Automating Firewall Block Rules for Malicious Attackers with Nagios Logserver and OpenBSD

While Nagios Logserver is a useful tool for system analysis and central log management, it is also a great tool to analyze network security. One can actually make use logserver to improve security by using it to dynamically block IP’s from malicious attackers. Assuming you are using OpenBSD as a gateway for incoming traffic which uses pf to block IP’s, to set up dynamic filtering you would do the following:

1. Install/Deploy logserver on a VM or normal server.
2. Install filebeat on any server with incoming traffic. In our case we have filebeat forwarding all /var/log/authlog logs to our logserver instance since this is where all the incoming traffic originates from.
a. Add the following to your /etc/filebeat/filebeat.yml (you really only need the /var/log/authlog line):

b. Make sure logserver is set up to receive the logs. To do this, go to the logserver web console then
and then go to Admin>Global Config. Create a new Input and add the following:

syslog {
    type => 'syslog'
    port => '5543'
}

5. Now we need to parse out all the malicious IPs from incoming login attempts. To do this we do the following:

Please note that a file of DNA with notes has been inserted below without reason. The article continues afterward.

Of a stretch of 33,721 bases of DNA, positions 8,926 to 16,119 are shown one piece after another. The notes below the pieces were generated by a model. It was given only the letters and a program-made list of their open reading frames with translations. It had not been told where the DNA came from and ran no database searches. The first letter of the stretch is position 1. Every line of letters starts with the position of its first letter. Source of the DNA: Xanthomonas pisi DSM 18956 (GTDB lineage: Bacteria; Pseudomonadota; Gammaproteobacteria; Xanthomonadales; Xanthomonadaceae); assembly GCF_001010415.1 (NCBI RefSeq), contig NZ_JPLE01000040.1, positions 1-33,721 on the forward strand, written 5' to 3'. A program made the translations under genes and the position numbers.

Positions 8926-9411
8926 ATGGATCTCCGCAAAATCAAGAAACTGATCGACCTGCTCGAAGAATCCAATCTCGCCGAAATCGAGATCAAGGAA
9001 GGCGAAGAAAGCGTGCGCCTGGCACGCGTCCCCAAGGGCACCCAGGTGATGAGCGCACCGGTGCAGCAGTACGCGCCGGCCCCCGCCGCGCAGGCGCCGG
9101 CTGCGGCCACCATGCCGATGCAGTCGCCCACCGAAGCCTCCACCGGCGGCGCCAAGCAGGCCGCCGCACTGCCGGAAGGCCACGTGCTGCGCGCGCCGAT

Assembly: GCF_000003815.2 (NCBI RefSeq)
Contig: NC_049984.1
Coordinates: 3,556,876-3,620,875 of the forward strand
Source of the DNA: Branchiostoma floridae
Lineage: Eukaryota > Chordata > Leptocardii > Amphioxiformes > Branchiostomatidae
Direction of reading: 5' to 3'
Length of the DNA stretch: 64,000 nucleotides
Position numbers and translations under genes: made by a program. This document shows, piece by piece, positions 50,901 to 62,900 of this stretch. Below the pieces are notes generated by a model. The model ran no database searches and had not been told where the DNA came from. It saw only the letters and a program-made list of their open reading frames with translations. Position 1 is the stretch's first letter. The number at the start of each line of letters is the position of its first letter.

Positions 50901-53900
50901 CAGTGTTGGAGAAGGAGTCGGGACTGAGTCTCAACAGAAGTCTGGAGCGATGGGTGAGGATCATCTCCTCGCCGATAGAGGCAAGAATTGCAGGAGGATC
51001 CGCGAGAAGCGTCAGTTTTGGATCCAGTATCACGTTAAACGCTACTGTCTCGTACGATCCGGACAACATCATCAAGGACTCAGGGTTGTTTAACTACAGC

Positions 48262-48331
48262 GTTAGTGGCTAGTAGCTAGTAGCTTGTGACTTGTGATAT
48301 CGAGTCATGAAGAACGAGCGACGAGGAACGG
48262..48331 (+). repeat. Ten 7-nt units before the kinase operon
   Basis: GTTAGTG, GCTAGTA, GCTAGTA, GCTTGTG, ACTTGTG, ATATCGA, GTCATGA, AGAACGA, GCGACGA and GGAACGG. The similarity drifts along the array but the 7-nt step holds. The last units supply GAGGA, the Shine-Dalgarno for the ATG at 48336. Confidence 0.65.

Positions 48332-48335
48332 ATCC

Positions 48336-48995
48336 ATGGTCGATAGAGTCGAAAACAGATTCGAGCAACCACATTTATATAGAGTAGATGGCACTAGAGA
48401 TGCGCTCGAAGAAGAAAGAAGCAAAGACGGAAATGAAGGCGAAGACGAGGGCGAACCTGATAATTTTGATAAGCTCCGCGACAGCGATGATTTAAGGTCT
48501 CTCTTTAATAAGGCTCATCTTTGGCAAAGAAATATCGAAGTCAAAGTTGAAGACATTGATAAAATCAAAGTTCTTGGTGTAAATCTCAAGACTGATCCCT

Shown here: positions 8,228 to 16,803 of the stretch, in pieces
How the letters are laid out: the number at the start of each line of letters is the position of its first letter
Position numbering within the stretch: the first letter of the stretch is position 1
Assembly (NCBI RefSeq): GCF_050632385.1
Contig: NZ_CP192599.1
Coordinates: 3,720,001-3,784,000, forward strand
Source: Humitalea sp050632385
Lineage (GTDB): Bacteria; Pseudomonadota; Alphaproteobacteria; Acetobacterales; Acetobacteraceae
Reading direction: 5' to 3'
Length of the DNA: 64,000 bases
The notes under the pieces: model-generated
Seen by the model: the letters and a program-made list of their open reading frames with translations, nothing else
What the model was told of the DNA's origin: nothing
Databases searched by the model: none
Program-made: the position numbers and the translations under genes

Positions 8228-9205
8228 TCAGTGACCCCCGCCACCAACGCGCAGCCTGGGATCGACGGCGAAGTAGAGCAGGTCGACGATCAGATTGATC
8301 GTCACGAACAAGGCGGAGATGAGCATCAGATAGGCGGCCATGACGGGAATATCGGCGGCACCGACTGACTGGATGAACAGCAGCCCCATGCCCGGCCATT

a. Download the fetch_bad_ips.py script from https://github.com/Rex-Consulting/fetch-bad-ips to your logserver instance
b. Make sure it has execution permission
i. chmod 755 ./fetch_bad_ips.py
6. Now that we have a way to parse out malicious IPs from logs we need to add these IPs to a blacklist
a. Download ip_filter.sh from https://github.com/Rex-Consulting/fetch-bad-ips to your gateway server
b. Give it execution permission
i. chmod 755 ./ip_filter.sh
c. In order to have this script run periodically we need to run it through crontab
i. Run: crontab -e
ii. Add the following line: 0,10,20,30,40,50 * * * * /etc/cron.d/ip_filter.sh
iii. Save crontab (:w)
7. Lastly, to define your blacklist table do the following:
a. Append to the end of /etc/pf.conf:

table persist
block on fxp0 from to any

b. Then restart the firewall:

pfctl -f /etc/pf.conf

6. To view the current blocked IPs, run the following command: pfctl -t testblacklist -T show

Note that other linux systems that use IP Tables can perform similar packet filtering. Contact us for details in our Contact Form.

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